Employees of Bhushan Steel were staring at an uncertain future after the steelmaker started defaulting on loans three years ago. The stiff competition between Tata Steel and JSW Steel to buy the bankrupt firm last year was little consolation as most thought the acquirer would have no option but to trim the workforce to reduce costs. However, after buying Bhushan in an auction conducted under the Insolvency and Bankruptcy Code, the 111-year-old Tata Steel took on board all 5,000-odd Bhushan employees, including those working on contract.
The reason was simple - Tata Steel considers employees as its competitive edge. This is especially true at Bhushan where it is targeting an increase in capacity and a fast turnaround. Tata Steel, a firm believer in on-the-job training and empowering people, feels handing pink slips is a sign of weakness. "The strength of an organisation lies in the loyalty of its employees. Our organisation has up to fifth generation employees and this is due to the confidence that generation after generation has placed in the organisation and its value-driven approach," says Suresh Dutt Tripathi, Vice President, Human Resources.
Apart from the legendary job security it provides to its employees, the steelmaker aims to be an equal opportunity employer by putting objectivity at every stage of an employees lifecycle right from hiring to career progression. The focus on improving lives of every stakeholder informs every decision that the company takes.
The Founding Principle
The core principle of Tata Group, ever since it was founded in the 19th century, has been improving the quality of life of people and communities. As part of that, Tata Steel has pioneered several worker welfare schemes and community initiatives. In India, these include the eight-hour workday at the Jamshedpur plant in 1912, leave with pay scheme in 1936 and workers' Provident Fund Scheme in 1920 - all these were subsequently adopted by the International Labour Organisation and later included in labour and other laws in India.
However, of late, the company's focus has been in restoring the work-life balance of employees. "Tata Steel is the employer of choice for the millennial populace and the Gen Z as it has been successful in enabling the young workforce to strike a balance between life and work," says Tripathi. Tata Steel was among the first company in manufacturing to implement the five-day work week and work from home, apart from a sabbatical policy, menstrual leave and paternity/adoption leave.
In 2018, the company started the 'Take Two' policy to provide a second career option to women. The representation of women in India's traditional industrial sectors has been 3-8 per cent. At Tata Steel, 11 per cent of the 7,000 employees (white collared) are women, up from about 8 per cent two years ago. The company has set itself a five-year target of 20 per cent. The steel maker has launched several programmes under a diversity and inclusion initiative called MOSAIC. There has been a lot of focus on recruiting more women. Hiring partners get special incentives for every successful female hire. The company has launched a scholarship programme, Women of Mettle, for attracting female talent, especially in technical fields. It also runs a cross company mentoring programme called 'Tata Mentors' that trains high potential women executives. It also runs structured mentoring programmes for women. The number of women in top leadership has increased since the inception of these programmes. "We have been creating an atmosphere for enriching the lives of the workforce by meeting their needs and empowering them to contribute," says Tripathi.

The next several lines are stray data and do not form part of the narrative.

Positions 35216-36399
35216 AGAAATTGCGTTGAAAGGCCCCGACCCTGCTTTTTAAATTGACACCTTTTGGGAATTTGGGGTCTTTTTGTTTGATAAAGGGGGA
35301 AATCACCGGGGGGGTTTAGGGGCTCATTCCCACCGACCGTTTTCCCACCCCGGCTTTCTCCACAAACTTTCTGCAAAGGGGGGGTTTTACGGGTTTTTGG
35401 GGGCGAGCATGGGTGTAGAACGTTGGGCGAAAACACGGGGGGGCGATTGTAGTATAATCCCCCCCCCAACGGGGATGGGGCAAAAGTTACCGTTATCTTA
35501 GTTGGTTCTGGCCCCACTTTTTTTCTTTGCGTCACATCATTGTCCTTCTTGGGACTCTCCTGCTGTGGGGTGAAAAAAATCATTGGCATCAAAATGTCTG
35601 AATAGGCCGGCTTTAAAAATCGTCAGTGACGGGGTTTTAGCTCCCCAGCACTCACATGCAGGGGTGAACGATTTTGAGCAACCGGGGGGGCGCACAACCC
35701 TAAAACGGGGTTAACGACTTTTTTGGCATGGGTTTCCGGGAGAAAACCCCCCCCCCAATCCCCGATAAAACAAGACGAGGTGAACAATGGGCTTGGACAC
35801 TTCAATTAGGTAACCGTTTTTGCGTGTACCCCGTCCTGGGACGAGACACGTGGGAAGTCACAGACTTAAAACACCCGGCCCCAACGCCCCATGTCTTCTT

Skilled manpower has never been an issue for Tata Steel with its extensive modules and training facilities. "We are in continuously providing training and skills to employees. We recently launched a brand campaign, 'We Also Make Tomorrow', where the organisation has been positioned as contemporary, dynamic, youth oriented, to complement the conversations around disruption, innovation and new technologies," he says.
Tata Steel is endeavouring to nurture a culture of diversity, innovation, total quality management and employee care and respect. It believes that diversity will enhance capabilities. "In all our global operating locations, we pride ourselves on being an equal opportunity employer," says Tripathi.
Tata Steel encourages high-performance culture and supports it through various rewards and recognitions. "We strive to ensure a safe, healthy, clean and ergonomic working environment for employees, contractors and anyone affected by our activities," he adds.
Innovation has been a key element in the growth journey of Tata Steel. The employees' innovative ideas are routed through an innovation platform. The Innovation Club, started by the HR Capability Development Department, has incubated 120 innovation projects so far.
While compensation policies are on a par with the external benchmarks and in case of blue collared workers better than the external benchmarks, says the company, the perks, too, are not insignificant. For instance, Tata Steel provides company owned or leased accommodation at all locations, free medical facilities (even post retirement for employee and spouse), Mediclaim for dependents staying away from the employee, the Tata executive holiday plan, local club membership at subsidised rates and sporting facilities.